Shep Knacker’s longtime dream is to cash in on his home improvement business in order to live what he calls The Afterlife on an island.   However, just as he sells his business for a cool $1 million, Glynis is diagnosed with the cancer that gives her a little over a year to live.   The longer Glynis lives, the more Shep’s Merrill Lynch account will be drawn down.   Shep quickly learns that a million dollars does not last long in a world where an aspirin costs $300 and a regimen of chemotherapy goes for $30,000.

“That had been one revelation, insofar as there was any: everything was equal.   There were no big things and little things anymore.   Aside from pain, which had assumed an elevated position… all matters were of the same importance.   So there was no longer any such thing as importance.”

One of the ironies of this tale is that while 51-year-old Glynis fights to hang on to life to the point where she becomes a near madwoman, young Flicka looks forward to the day – at 18 – when she can end her own.   And while they trouble themselves with such basic issues, Jackson becomes obsessed with penis enlargement surgery – something he presumes will please his attractive spouse.

“(It was) a world where oblivion was nirvana, where one was never allowed the hope of no pain but only of less.”

Glynis eventually becomes angry as her supposed friends either treat her like a woman already dead, or fail to follow through on their original promises to be there for her when the going gets rough.   Yet, she stubbornly refuses to ever accept a fatal diagnosis, even while undergoing a year-long regimen of toxic chemo.   She begins to view herself as a marathon runner who never seems to be able to complete the 26th and final mile.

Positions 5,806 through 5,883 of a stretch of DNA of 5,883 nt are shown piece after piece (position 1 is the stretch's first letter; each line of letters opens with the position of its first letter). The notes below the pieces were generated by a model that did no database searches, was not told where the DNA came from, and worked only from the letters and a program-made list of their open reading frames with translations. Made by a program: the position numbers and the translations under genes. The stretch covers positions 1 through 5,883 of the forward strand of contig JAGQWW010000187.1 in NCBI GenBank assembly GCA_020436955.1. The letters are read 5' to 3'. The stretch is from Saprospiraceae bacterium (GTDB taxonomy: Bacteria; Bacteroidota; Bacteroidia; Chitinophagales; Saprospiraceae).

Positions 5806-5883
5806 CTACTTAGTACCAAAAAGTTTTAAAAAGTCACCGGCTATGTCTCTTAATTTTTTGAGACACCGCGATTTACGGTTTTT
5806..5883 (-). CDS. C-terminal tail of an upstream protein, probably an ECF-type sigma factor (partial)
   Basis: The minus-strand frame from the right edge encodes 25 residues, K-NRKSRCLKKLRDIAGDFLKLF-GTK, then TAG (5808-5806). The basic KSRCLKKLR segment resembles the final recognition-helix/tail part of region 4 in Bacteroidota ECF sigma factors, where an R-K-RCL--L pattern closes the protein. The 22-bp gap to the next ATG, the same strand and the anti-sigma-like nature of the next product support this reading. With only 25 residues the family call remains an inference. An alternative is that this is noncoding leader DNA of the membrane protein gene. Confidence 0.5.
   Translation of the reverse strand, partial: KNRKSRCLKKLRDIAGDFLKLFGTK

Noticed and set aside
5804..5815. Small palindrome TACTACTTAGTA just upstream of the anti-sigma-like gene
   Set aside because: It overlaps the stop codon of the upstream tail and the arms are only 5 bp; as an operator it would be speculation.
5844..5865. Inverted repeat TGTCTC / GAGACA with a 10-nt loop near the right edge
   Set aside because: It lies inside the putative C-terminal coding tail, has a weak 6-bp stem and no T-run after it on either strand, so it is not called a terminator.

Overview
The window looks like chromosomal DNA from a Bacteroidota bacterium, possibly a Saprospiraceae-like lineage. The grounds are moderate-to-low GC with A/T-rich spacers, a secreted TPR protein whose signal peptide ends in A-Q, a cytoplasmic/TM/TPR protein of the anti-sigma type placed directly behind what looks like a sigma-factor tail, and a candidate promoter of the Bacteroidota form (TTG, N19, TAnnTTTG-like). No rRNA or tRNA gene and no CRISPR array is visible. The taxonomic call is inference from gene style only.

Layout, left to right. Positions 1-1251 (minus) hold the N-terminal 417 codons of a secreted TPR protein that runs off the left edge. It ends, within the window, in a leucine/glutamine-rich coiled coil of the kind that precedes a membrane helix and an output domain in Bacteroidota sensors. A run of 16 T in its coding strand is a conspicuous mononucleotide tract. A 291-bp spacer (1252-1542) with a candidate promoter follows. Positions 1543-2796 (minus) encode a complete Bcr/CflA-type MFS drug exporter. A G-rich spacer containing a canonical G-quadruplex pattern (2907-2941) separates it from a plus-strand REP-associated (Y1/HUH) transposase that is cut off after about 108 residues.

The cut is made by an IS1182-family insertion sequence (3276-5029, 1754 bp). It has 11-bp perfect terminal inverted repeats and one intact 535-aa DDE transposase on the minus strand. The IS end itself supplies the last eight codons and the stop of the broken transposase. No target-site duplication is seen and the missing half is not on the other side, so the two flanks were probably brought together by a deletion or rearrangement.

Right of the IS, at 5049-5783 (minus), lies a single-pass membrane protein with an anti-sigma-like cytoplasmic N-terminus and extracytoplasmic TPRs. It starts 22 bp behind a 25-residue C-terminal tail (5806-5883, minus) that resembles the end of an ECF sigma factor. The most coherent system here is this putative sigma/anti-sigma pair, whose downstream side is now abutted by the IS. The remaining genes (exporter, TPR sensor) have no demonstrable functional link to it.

Shep is a man who has prided himself on being responsible his entire life.   He’s the man who has always paid his own way and played by the rules.   But others tell him that he’s a responsible taxpaying sucker especially when Medicaid won’t buy Glynis even a single aspirin for her pain.   He’s not sure what to do until, surprisingly, his ever raging and thought-to-be-dense friend Jackson sends him a message.

This is a work about human values and morals in the face of impending financial ruin and death.   What would we do – any of us – in order to keep our health and our homes for an extra day, week, month or year?   In this weighty and timely fictional tale you will find an answer.

Highly recommended.

This review was written by Joseph Arellano.   A review copy was provided by the publisher.   So Much for That is also available as an unabridged audio book and as a Kindle Edition download.

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Between Me and the River

Between Me and the River: Living Beyond Cancer by Carrie Host (Harlequin; $22.95; 304 pages)

Carrie Host’s book Between Me and the River is a moving memoir that chronicles her journey and struggles to survive an incurable form of cancer.   In the book, Carries shares all the pain, physical and emotional, she went through after her diagnosis.   She also relates the guilt she felt and anger at her new life.   But more than that, she provides a story of hope, love and self-awareness that many of us have never felt in our lives.

Host compares her trial in dealing with cancer to falling in a river.   Whether sinking into the deep water, rushing toward a waterfall, or resting in an eddy, it’s easy to identify with her as she explains where in the river she feels on any particular day.   It is heart wrenching to read of her account (being a mother of five) of how she delivered the news of her fate to her children, to follow along as she struggles to do the simplest tasks a mother must do, and to see her relationship with her husband flourish under the strain of what they have to deal with.